Is it the end of the road for paper maps?
How many Millennials would be able to show you Denmark, for example, on a map? Or tell you where the town or city they are travelling to is located?
With the latest incarnation of Google Maps, the user interface is intended to create a more personalized cartographic experience, tailored to a person’s searches and location. It means that each map search now begins neatly in your specific location, and not at the scale of the city, the nation, or the world.
Unlike a paper map, with Google Maps I don’t have to look up my starting and arrival destinations. Nor do I have to commit to memory the order of places and landmarks along my intended route. The ubiquitous smartphones are simply brilliant in providing immediate intelligence on how to get from A to B, (provided you can work out which way to turn that blue arrow to check the direction you are walking in!)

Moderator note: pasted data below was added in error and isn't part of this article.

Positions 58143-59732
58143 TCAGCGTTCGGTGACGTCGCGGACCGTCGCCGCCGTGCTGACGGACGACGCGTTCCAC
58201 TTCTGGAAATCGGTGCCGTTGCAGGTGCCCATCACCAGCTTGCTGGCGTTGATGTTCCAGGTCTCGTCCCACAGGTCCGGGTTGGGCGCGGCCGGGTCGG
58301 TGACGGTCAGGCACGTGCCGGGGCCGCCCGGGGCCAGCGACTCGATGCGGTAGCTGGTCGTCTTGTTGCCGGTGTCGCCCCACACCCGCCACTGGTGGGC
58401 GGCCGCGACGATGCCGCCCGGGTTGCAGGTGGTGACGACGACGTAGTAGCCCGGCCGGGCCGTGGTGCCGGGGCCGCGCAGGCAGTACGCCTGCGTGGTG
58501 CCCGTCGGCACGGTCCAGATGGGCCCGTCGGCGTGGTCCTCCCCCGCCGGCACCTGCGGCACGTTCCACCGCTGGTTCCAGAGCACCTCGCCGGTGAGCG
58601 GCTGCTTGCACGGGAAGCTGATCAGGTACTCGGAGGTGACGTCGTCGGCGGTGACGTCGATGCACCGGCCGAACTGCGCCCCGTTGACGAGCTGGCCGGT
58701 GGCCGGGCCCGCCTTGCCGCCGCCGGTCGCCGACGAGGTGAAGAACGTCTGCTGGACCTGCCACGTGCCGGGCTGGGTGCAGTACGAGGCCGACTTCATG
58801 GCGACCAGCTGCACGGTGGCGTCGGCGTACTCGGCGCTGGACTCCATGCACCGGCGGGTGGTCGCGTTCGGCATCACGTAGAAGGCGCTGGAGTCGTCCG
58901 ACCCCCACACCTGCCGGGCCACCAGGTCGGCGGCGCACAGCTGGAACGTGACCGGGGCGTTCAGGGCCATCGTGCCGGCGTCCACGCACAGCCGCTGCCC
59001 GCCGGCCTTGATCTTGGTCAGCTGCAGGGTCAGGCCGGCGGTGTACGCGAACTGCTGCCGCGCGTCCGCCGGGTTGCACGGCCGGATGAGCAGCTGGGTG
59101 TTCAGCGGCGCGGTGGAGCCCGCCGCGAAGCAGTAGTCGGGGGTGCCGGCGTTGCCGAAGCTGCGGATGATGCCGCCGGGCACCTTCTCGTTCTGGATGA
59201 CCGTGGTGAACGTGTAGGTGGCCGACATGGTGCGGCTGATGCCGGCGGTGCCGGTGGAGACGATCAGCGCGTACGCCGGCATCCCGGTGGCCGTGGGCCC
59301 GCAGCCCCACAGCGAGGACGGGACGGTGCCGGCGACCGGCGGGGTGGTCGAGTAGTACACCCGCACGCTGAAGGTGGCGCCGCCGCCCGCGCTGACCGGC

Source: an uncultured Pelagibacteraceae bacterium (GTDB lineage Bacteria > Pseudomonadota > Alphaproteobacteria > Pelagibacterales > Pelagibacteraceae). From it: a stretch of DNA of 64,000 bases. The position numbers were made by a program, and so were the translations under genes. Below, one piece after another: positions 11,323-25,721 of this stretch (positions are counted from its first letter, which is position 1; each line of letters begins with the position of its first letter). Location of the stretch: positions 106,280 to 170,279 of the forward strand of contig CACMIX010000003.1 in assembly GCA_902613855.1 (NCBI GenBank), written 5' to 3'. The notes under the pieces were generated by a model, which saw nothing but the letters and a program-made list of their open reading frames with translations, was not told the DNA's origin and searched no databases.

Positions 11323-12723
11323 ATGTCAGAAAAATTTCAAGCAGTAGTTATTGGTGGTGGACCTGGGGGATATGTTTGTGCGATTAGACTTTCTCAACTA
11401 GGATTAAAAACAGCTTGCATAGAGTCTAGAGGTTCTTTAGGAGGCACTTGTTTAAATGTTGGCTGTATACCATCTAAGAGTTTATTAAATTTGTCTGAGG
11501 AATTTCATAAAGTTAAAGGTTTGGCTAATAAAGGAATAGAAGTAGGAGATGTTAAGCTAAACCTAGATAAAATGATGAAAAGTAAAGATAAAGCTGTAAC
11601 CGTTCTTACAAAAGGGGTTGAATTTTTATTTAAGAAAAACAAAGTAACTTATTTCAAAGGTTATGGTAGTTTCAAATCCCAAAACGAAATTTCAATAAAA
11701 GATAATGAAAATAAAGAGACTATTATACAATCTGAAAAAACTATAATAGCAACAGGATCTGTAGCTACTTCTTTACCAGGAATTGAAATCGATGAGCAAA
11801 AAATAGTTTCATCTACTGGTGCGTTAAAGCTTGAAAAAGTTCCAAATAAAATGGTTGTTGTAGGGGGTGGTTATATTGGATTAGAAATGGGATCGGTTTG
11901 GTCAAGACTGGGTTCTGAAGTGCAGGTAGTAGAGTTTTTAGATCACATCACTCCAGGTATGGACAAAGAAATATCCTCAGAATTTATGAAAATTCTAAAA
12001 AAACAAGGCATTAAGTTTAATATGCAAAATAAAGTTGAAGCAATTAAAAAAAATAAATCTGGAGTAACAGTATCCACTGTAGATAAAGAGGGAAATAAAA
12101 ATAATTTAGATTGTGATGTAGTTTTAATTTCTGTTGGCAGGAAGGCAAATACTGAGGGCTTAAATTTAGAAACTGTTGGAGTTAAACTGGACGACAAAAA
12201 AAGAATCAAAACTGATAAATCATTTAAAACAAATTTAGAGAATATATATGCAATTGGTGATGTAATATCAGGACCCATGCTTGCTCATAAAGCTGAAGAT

Here at OMG HQ we find it rather sad that you may miss out on that park, lake, village, view because the satnav is so intent on taking you as quickly as possible to your destination, that you may not even know these places are nearby! Of course an A3 lump of book on your lap is never going to be as easy as an electronic devise stuck to your dashboard, or if you are hiking for example and using a folded map, you will know that the art of folding them may have often been as challenging as the ability to read them (although we’d say, a lot more fun and interesting!).
Ordnance Survey is planning to end its policy of routinely printing paper maps covering the entire country. Instead, it will offer a service whereby people who do require a paper chart will have to order it, so that it can be printed off specially.